I think I understand the problem but I don't understand the solution. I thought adding Box and lifetimes for instance would help but so far no luck.
Any ideas?

Thanks,
Frank

I'm on my phone right now, so this is a short reply. I would get rid of this Box around the Arc as it serves no purpose. For the physical device and queue family the easiest approach seems to be just store there index/id. You can always get them back using the index and id if you need to access them. This way you get rid of the lifetime parameter of the struct.

1 Like

Looking further into the API of that crate, it seems to be that case that you can access the device and the queue family through the queue, and access the physical device and the instance from the device. So wouldn't you just need the Arc<Queue>?

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Hi , I don't doubt you are right in your observation but the question about Instance still remains in one sense. How do I semantically extend the lifetime of Instance to save it as element in a returned struct? It does remain an interesting question in itself. I originally I thought Boxed types were saved on the heap, even the inner type. Is it because Arc itself cannot have the Copy trait?

Thanks,
Frank

Instance lives as long as you maintain ownership of it, so you can extend its lifetime indefinitely by any means you like: just don't drop it.

The real problem here is that you can't store the Instance in the same struct as any data that borrows from it, because that creates a self-borrow. If a struct owns its members, then it is always allowed to manipulate and move them. If it borrows them, it is not allowed to manipulate or move them. So a self-borrow creates a situation where a struct doesn't properly own its own data, and though there are ways around that, you really want to avoid constructing self-borrows in Rust.

The simplest solution to this problem is to pass the Instance into your HalState constructor and don't store the Instance within it.

I'm not sure why this is relevant, unless you were expecting that by Boxing (or Arcing) Instance you should be able to borrow from it in HalState. Box and Arc are both owning pointers, and it's the ownership that is important, not the location of the data. Borrowing from Instance means those borrowing pointers become invalid if anything that owns Instance would move, including the Box (or Arc, HalState, or stack frame) that contains it.

Basically, if HalState owns Instance, then it is free to replace that instance with another. And the Instance may also internally own some data through its own Boxes. So by swapping Instances, you might drop data on the heap. This is a huge problem if something is simultaneously borrowing from Instance, because you don't know if its pointing to the Instance directly or to something else that it owns.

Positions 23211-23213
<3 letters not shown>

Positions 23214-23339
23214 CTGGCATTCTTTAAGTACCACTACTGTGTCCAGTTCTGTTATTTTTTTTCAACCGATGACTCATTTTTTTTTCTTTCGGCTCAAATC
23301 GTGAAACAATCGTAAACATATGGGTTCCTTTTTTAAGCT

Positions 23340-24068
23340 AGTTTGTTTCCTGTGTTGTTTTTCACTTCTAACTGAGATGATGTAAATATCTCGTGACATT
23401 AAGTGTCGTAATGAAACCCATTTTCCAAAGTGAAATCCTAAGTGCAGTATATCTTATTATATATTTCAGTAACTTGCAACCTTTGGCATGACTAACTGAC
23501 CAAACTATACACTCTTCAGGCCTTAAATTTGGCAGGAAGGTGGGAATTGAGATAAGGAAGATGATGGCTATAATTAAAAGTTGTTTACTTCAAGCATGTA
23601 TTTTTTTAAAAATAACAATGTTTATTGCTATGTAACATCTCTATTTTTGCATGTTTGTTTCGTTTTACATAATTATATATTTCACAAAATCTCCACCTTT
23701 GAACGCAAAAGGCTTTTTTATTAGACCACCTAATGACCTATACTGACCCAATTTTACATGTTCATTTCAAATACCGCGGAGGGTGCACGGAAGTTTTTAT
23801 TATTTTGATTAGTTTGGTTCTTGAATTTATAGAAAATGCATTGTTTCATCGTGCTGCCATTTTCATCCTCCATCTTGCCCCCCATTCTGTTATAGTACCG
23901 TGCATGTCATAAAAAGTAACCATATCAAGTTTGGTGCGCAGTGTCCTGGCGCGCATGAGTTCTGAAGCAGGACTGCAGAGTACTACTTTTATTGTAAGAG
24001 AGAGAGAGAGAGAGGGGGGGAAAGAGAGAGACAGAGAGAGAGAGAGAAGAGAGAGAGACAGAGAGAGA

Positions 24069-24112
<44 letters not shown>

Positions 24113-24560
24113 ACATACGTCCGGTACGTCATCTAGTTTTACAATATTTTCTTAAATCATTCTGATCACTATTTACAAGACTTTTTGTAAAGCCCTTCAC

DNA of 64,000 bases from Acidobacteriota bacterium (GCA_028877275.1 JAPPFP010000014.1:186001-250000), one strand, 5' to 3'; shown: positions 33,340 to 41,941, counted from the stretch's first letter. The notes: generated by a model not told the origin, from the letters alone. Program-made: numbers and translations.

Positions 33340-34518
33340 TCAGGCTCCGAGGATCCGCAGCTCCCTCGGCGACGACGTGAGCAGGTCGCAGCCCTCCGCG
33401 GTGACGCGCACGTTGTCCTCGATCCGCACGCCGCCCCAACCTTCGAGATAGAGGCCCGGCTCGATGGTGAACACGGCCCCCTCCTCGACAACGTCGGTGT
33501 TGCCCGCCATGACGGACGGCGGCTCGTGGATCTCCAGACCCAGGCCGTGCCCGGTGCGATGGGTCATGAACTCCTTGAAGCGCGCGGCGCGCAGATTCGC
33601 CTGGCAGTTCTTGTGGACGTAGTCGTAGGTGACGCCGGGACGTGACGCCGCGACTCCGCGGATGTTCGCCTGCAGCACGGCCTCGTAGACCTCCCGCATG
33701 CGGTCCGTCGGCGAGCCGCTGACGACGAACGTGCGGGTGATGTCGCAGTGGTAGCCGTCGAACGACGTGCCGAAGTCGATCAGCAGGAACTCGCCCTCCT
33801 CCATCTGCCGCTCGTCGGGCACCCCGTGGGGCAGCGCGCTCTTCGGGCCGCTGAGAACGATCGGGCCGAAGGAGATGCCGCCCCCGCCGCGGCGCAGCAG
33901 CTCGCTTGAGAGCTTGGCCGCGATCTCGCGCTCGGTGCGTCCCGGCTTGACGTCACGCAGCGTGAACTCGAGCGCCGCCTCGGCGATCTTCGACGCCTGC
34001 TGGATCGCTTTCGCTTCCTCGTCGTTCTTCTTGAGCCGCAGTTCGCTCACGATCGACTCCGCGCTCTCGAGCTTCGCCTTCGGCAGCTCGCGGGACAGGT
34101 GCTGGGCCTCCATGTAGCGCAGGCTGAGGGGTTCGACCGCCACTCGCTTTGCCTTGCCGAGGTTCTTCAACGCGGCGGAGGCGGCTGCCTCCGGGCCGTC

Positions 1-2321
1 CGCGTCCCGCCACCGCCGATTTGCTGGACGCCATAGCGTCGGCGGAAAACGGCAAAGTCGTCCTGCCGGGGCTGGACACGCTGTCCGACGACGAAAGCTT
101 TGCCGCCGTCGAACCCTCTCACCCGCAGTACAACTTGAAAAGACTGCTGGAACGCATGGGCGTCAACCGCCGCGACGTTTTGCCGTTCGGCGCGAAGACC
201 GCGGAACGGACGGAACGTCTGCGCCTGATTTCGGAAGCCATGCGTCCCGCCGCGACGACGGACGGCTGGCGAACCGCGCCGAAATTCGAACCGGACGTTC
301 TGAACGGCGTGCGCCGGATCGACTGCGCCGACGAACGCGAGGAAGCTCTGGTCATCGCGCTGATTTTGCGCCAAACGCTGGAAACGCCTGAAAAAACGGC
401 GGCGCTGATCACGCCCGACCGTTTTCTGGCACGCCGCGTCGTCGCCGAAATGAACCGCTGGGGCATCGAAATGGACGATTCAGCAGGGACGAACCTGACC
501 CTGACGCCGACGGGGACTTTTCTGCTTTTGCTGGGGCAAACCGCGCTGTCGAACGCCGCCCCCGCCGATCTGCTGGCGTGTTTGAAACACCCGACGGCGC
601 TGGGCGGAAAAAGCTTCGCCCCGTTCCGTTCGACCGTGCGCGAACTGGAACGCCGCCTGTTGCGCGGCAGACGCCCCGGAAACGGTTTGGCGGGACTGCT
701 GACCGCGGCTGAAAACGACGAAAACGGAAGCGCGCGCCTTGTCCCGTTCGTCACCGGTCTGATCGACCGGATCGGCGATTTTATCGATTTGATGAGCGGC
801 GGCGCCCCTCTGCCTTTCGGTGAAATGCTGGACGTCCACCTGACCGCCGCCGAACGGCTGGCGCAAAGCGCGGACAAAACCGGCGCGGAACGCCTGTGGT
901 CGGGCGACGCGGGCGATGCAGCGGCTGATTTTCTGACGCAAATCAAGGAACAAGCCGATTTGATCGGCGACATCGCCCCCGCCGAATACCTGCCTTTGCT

Arc doesn't change much, because it's just a Box that doesn't deallocate until all pointers are gone. In order to get shared ownership, you have to entirely forego borrows, which means using an API built around Arc. So if an API creates borrows you can't really use Arc to to get around the lifetime requirements.

2 Likes

Skysch and steffahn,

Thanks for your help. I changed the HalState struct to account for the borrow problems that conflict with borrowing in the function calls.

struct Halstate {
    //instance: found by let ints = PhysicalDevice::instance(&phy_device);
    //phy_device: PhysicalDevice<'a>, let phy_device = Device::physical_device(&logical_device);
    //queue_family: QueueFamily<'a>, Device::active_queue_families(logical_device)
    logical_device: Arc<Device>,
    queue: Arc<Queue>,
}

I arrived at this problem

  1. by using an out of date example, GitHub - rust-tutorials/learn-gfx-hal: Step by step tutorials for gfx-hal, This summer while trying to learn rust I also tried to update this tutorial as it fails to build and is quite out of date. This was not something to do while initially learning rust. :roll_eyes:
  2. the tutorial did have a hal-state struct to yes a different but similiar api. That was the inspiration for me to create the original struct above.
  3. I am now working through the examples at LunarXchange using vulkano. It is a good exercise for my level at this point.

Sometime I might try to go back to upgrading the learning_gfx_hal tutorial.

Thanks for the help and hints.

Frank